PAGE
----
Why Buying an Option Can Beat the Odds

If you want to trade options, it’s important to understand that if you buy an option, time works against you. And if you sell an option, time works for you. But below, I’ll explain why options buyers can still come out ahead.

An option’s value consists of intrinsic value and time value. Intrinsic value is what the option is worth if exercised now. So an out-of-the money option would have no intrinsic value; no rational person would exercise it.

The more time there is left to expiration, the higher the time value because there is a higher probability that the option will increase in value. If you compare two call options (for the same stock) that have the same strike price, you will notice that the one with more time left to expiration will have a higher price than the one closer to expiration.

Time Value Decay

With the passage of time, time value decreases.

Time value doesn’t decrease in a straight line over time. In general, a rule of thumb is that an option will lose a third of its time value in the first half of its life, and the remaining two-thirds in the second half.

As you get closer to expiration, the underlying stock price will need a bigger and bigger move to meaningfully boost the price of the option, so the erosion of time value accelerates as expiration approaches.

It is because of time value decay that it is possible to be right about the direction of the underlying stock but still lose money on the trade. For example, let’s say stock XYZ is trading at $50, and you think the stock will go up so you buy a September 53 call. You pay a $1 premium.

Unfortunately, XYZ treads water and only gets to $52 at option expiration and your call option is worthless.

Even though you were right that the stock would go up, it didn’t make a big enough move to make money for your option trade. Also, even if XYZ moved above $53, because of the $1 premium, you would need XYZ to be at least $54 at expiration to not lose money (ignoring commission cost).

Of course, in our example, between now and expiration depending on XYZ’s movement and market expectation, you may have a window to sell the option at a profit. However, the point stands that in general, as an option buyer, not only do you have to be right about the direction of the stock, you also need the stock to make a sizeable move.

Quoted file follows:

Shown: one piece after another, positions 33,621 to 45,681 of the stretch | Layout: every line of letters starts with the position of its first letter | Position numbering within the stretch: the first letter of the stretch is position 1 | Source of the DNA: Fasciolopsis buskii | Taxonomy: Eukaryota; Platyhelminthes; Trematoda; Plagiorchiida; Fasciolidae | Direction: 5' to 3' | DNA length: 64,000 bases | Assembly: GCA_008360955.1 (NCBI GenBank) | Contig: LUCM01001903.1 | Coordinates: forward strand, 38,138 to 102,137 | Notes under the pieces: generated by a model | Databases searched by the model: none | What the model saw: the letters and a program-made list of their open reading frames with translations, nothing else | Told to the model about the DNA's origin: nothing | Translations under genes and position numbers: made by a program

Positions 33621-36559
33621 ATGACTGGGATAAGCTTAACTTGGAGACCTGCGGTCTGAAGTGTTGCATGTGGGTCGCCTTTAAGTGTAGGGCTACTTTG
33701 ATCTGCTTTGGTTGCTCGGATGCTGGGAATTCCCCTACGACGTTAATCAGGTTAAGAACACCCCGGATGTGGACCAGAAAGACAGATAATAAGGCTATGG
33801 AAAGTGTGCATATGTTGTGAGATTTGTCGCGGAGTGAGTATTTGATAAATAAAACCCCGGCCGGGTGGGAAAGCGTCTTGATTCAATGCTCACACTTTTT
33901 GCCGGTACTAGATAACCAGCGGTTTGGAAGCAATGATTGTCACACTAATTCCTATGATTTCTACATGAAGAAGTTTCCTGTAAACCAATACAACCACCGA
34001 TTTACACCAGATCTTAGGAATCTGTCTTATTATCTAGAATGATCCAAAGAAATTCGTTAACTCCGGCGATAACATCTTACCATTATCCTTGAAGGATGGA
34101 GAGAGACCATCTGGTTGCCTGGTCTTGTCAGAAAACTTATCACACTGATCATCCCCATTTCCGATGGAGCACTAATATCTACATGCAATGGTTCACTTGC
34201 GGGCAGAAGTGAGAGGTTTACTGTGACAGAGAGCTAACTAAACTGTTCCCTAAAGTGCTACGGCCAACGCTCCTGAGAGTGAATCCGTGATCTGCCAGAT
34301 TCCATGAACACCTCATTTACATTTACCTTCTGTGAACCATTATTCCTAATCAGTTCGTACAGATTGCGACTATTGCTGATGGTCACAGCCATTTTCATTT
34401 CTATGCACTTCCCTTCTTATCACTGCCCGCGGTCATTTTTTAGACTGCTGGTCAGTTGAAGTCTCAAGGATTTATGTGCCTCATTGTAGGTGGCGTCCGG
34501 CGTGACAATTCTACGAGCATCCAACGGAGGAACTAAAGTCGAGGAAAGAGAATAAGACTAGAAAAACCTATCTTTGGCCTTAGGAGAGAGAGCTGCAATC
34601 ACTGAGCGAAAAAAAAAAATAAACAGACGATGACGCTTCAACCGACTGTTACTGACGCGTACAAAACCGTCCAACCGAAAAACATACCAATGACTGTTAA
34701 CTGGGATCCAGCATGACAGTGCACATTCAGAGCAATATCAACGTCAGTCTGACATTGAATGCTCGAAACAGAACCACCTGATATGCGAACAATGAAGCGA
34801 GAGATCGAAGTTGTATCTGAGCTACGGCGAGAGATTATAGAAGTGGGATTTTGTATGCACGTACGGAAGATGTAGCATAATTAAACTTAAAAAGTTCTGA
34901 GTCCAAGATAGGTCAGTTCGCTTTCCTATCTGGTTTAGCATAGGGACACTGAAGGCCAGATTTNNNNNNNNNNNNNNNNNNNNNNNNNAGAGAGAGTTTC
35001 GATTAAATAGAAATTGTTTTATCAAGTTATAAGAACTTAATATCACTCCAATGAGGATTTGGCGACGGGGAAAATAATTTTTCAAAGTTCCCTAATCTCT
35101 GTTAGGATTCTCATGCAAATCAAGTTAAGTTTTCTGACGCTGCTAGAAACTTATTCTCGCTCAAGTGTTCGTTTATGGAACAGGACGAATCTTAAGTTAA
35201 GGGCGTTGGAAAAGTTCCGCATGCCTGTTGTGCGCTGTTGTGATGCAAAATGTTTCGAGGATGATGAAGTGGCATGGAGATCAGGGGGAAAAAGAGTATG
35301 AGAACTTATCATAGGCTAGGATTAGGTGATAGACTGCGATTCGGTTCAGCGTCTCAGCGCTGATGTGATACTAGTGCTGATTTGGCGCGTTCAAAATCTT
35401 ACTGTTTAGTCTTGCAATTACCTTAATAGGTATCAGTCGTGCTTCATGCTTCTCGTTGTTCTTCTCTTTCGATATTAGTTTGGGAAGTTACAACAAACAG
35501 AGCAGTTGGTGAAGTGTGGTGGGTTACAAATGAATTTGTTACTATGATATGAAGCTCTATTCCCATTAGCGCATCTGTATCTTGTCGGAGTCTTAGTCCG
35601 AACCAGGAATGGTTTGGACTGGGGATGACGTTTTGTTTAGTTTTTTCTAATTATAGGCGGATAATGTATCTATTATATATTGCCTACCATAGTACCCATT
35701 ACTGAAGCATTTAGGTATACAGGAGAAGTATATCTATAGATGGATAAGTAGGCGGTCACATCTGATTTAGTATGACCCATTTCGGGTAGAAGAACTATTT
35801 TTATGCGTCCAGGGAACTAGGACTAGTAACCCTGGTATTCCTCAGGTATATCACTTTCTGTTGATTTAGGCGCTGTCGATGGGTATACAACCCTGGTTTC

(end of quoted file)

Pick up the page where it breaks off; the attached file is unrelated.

The Benefit of Buying an Option

Why buy an option then?

The advantage to buying an option is that you have limited risk but your potential gain is much greater. It’s very possible to be unprofitable in most of your trades but still make money overall.

Let’s continue with the XYZ September 53 call example. If you bought one option at a $1 premium, your cost would be $100. In the worst-case scenario, all you lose would be that $100. (In practice, between now and expiration, you could sell to close the position to cut your loss, in which case you won’t even lose 100%.)

But let’s say you make this exact trade four times, and lose 100% in your first three tries, for a total loss of $300. However, the fourth time things work in your favor, XYZ rallies to $58 at expiration. Your gain at option expiration would be $400 [($58 – $53 – $1) x 100)], four times greater than your maximum potential loss.

Thus, at the end of the four trades, you still made a $100 profit despite only being profitable 25% of the time.

On the other hand, sellers have limited profit but theoretically unlimited loss. This is why un-hedged option writing, like selling a naked call is dangerous.

In real life, experienced option traders will strategically open multiple option positions to manage risk. It’s quite possible to lose on certain legs of the trade but still make money overall.

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